Pathology of the kidney in childhood immunodeficiency: AIDS-related nephropathy is not unique

Pediatr Pathol. Jan-Feb 1991;11(1):63-74. doi: 10.3109/15513819109064742.

Abstract

Clinical and nephropathologic findings in autopsy material from 7 children with acquired immune deficiency syndrome (AIDS), 13 with severe combined immune deficiency (SCID), and 6 with a variety of other congenital immune deficiencies were reviewed in an effort to understand better the pathophysiology of the AIDS-related nephropathy. Non-HIV viral infection seemed to be associated with the development of the pathologic changes considered to be components of the AIDS-related nephropathy, and these changes, including focal segmental glomerulosclerosis (FSGS) and tubular epithelial cell injury and ectasia, were not limited to the kidneys of children with AIDS but were present in many of the congenital immune deficiencies. Of the 5 children with congenital AIDS, only the 3 who survived longer than a year developed AIDS-related nephropathy, whereas the two children with transfusion-acquired AIDS did not develop renal disease despite surviving for several years after initial infection.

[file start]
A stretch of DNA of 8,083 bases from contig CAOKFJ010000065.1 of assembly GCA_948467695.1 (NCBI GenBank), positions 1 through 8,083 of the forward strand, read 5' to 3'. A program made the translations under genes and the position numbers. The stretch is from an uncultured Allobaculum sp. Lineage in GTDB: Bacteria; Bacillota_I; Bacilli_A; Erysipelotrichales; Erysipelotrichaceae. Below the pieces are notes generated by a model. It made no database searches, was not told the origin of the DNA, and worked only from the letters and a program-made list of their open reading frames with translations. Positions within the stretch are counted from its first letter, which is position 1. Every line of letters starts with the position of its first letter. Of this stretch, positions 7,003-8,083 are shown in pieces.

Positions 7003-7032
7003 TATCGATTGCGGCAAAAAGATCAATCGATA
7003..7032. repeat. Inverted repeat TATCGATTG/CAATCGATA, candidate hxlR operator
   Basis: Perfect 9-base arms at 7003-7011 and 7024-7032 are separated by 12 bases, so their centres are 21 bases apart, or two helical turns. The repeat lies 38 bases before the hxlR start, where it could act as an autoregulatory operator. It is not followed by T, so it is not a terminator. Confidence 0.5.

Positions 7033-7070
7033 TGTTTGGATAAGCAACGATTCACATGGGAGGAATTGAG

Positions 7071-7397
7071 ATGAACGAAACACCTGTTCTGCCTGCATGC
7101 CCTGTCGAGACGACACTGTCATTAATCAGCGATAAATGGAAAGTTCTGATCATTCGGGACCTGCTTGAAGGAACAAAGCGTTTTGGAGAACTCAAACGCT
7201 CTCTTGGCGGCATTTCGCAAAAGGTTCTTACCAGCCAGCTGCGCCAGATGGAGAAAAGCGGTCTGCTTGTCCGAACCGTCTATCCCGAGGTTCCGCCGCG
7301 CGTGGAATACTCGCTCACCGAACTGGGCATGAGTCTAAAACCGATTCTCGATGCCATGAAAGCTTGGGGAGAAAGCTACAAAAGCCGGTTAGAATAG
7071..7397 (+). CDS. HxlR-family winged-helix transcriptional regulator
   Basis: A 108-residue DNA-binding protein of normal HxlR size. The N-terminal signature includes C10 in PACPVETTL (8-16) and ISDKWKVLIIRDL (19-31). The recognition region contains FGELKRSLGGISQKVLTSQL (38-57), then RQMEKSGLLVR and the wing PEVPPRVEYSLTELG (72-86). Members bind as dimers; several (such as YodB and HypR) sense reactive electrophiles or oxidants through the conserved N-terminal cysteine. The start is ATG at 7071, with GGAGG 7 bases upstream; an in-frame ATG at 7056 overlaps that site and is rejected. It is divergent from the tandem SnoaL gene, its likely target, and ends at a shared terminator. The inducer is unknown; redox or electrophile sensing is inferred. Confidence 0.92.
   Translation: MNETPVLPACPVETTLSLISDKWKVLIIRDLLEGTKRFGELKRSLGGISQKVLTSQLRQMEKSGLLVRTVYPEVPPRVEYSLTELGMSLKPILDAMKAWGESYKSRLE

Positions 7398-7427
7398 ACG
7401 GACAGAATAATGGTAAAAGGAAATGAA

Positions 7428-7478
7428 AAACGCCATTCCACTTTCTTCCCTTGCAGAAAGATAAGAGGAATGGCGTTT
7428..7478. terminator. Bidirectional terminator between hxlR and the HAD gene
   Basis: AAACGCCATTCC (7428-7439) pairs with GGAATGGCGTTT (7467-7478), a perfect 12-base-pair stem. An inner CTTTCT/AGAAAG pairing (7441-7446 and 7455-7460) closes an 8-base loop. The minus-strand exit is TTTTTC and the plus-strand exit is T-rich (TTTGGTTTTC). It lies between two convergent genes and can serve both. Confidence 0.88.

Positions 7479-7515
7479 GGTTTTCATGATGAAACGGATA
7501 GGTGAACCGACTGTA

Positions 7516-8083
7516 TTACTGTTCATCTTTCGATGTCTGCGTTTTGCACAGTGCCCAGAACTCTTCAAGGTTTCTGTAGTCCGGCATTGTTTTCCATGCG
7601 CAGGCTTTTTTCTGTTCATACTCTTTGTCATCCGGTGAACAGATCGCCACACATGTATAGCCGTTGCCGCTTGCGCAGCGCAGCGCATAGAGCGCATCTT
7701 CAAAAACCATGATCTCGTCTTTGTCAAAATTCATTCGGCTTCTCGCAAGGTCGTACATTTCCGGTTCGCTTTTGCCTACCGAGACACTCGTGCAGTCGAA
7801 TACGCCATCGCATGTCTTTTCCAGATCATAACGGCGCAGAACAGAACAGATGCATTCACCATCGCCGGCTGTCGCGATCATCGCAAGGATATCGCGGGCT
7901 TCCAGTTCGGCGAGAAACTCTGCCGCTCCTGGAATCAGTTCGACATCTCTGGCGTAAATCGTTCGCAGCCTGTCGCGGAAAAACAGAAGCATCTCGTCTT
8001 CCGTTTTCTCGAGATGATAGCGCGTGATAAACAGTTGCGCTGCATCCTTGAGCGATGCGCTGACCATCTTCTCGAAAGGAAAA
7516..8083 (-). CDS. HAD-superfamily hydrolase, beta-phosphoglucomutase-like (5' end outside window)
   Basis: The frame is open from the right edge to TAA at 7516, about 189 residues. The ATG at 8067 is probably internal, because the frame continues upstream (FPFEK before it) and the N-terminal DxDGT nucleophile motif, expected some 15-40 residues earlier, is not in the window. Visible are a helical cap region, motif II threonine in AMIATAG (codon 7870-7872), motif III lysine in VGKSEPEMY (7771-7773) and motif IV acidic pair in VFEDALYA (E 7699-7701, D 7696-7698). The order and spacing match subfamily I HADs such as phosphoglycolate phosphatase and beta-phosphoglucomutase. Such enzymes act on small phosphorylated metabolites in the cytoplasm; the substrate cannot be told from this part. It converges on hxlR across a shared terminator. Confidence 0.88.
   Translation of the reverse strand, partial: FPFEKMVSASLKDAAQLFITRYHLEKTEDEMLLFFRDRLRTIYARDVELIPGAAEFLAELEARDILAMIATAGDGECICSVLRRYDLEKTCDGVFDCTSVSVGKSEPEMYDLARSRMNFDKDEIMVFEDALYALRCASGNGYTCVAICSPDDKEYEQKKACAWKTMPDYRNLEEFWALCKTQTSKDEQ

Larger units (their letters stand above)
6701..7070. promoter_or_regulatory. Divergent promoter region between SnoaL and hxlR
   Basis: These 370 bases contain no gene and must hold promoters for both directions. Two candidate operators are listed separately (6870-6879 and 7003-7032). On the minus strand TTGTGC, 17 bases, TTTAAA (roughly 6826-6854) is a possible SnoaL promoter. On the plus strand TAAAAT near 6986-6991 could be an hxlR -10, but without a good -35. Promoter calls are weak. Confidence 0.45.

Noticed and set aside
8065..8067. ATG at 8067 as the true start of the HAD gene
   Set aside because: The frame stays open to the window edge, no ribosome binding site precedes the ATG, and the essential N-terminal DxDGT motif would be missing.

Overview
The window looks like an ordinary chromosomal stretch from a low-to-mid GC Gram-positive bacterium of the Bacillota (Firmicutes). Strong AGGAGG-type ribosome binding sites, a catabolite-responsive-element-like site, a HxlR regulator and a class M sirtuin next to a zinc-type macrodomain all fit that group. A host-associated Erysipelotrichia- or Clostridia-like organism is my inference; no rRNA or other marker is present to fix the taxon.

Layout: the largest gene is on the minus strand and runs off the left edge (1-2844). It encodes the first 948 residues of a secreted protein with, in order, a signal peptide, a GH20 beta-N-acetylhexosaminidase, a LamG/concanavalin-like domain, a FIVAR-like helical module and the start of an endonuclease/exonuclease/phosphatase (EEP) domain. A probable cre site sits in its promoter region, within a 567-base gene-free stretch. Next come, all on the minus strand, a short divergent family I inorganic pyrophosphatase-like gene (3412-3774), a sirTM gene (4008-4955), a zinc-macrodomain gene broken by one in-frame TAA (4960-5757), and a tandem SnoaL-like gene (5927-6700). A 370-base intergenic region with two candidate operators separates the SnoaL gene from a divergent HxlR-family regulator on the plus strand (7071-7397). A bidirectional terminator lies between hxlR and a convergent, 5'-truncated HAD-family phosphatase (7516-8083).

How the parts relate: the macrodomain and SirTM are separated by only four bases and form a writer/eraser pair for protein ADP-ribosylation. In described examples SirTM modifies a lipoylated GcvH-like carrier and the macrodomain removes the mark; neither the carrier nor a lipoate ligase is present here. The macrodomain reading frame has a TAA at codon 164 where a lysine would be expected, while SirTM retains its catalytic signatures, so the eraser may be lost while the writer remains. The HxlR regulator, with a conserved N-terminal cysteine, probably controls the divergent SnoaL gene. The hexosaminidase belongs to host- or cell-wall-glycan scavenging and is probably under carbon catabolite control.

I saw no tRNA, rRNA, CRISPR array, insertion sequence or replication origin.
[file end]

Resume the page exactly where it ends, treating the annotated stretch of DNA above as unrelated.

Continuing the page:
MeSH terms

  • Acquired Immunodeficiency Syndrome / complications*
  • Acquired Immunodeficiency Syndrome / immunology
  • Acquired Immunodeficiency Syndrome / pathology
  • Bone Marrow Transplantation
  • Child
  • Child, Preschool
  • Glomerulosclerosis, Focal Segmental / etiology
  • Glomerulosclerosis, Focal Segmental / pathology
  • Humans
  • Immunoglobulins / analysis
  • Immunologic Deficiency Syndromes / immunology
  • Immunologic Deficiency Syndromes / pathology*
  • Immunologic Deficiency Syndromes / therapy
  • Infant
  • Infant, Newborn
  • Kidney / pathology*
  • Kidney Diseases / etiology*
  • Kidney Diseases / pathology
  • Liver Transplantation

Substances

  • Immunoglobulins